Repost from DeSmogBlog
    [Editor:  See the more detailed interactive map of schools by the Center for Biological Diversity.  Note Benicia’s Robert Semple Elementary School on the Center’s map, located just 0.88 miles from a Union Pacific train route which currently carries hazardous materials and is proposed for Valero Refinery’s Crude By Rail project.  Here’s a map of Robert Semple school and the tracks.  – RS] 

    Half a Million California Students Attend School In Oil Train Blast Evacuation Zones

    By Justin Mikulka, September 7, 2015 – 04:58

    A new analysis by the Center for Biological Diversity finds that 500,000 students in California attend schools within a half-mile of rail tracks used by oil trains, and more than another 500,000 are within a mile of the tracks.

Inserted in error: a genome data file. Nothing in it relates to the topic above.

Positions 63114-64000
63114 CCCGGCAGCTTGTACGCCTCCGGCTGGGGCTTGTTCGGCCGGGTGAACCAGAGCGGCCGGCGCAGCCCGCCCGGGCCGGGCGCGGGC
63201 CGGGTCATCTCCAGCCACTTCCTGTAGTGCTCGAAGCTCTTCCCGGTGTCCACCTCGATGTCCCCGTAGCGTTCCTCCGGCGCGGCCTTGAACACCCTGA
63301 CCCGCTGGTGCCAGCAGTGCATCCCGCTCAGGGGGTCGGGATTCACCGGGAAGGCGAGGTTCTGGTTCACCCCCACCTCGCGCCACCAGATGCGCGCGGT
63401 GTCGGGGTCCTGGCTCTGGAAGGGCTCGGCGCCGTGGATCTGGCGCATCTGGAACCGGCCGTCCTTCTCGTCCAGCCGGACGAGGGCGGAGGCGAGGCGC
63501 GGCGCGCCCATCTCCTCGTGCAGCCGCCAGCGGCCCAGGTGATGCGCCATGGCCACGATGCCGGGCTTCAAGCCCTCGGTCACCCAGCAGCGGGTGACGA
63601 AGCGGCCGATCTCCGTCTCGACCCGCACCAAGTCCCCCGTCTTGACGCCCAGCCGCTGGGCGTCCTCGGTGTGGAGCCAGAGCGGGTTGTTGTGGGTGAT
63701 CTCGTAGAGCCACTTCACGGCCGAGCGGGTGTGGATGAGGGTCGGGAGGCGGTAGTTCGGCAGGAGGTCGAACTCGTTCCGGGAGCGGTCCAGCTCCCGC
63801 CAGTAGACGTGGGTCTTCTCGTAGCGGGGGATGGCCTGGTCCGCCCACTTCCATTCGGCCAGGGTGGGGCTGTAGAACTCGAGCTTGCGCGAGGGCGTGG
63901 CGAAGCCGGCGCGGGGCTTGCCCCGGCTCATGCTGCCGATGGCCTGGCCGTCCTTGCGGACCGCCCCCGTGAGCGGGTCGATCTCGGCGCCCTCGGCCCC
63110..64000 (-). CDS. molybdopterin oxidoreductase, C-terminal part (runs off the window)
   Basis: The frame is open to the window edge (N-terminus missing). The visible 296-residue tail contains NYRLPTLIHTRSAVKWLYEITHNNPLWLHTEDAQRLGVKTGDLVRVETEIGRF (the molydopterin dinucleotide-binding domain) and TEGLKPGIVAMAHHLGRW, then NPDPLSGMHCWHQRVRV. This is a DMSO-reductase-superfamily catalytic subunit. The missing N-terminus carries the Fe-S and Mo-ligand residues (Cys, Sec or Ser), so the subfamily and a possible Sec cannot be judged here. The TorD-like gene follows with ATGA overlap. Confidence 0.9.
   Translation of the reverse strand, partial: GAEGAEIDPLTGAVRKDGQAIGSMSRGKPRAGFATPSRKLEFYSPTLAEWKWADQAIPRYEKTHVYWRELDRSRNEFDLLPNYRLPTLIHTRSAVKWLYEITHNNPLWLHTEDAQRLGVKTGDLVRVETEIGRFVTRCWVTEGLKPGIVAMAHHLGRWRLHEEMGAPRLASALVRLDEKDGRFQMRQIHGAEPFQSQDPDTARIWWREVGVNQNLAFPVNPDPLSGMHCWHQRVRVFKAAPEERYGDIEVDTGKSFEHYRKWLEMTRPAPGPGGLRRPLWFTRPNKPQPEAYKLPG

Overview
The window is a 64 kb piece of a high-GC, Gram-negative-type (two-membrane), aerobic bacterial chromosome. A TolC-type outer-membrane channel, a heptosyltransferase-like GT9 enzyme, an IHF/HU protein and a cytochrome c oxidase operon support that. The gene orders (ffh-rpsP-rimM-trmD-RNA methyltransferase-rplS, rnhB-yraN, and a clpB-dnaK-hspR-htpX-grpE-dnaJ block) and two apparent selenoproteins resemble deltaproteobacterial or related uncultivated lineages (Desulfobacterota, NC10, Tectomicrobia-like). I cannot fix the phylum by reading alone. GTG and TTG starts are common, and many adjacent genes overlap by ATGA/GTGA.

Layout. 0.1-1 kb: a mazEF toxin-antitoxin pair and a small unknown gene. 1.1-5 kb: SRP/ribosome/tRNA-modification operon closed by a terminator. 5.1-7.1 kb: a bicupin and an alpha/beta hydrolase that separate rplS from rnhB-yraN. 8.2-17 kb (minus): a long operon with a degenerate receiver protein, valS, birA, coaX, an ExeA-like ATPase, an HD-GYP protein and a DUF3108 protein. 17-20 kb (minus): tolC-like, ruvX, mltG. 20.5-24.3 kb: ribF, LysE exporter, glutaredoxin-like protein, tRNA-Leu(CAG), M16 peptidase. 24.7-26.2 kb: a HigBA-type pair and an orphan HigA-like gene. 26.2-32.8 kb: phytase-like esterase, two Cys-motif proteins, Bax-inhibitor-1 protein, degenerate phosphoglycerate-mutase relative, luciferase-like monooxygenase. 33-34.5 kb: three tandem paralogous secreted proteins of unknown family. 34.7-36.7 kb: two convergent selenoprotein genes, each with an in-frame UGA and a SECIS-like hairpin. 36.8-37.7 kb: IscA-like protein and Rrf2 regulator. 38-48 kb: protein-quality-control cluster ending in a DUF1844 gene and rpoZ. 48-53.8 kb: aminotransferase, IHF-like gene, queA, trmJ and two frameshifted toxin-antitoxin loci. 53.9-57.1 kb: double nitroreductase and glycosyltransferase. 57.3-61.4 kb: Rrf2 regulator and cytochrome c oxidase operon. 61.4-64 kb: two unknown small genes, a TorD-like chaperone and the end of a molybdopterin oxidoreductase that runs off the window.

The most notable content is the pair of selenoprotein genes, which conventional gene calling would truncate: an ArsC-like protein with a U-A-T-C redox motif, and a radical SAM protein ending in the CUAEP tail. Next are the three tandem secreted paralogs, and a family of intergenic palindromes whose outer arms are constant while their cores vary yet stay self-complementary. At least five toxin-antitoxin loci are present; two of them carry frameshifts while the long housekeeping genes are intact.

“Railroad disasters shouldn’t be one of the ‘three Rs’ on the minds of California school kids and their parents,” said Valerie Love with the Center. “Oil trains have jumped the tracks and exploded in communities across the country. These dangerous bomb trains don’t belong anywhere near California’s schools or our children.”

    Click for larger image

    Current safety regulations for first responders dealing with oil trains recommend evacuating everyone within a half-mile of any incident with an oil train. This wasn’t much of a problem for the most recent oil train accident in July in Culbertson, Montana because there were only 30 people within the half-mile radius area. However, in populated areas like California, potential scenarios could involve large-scale evacuations and casualties.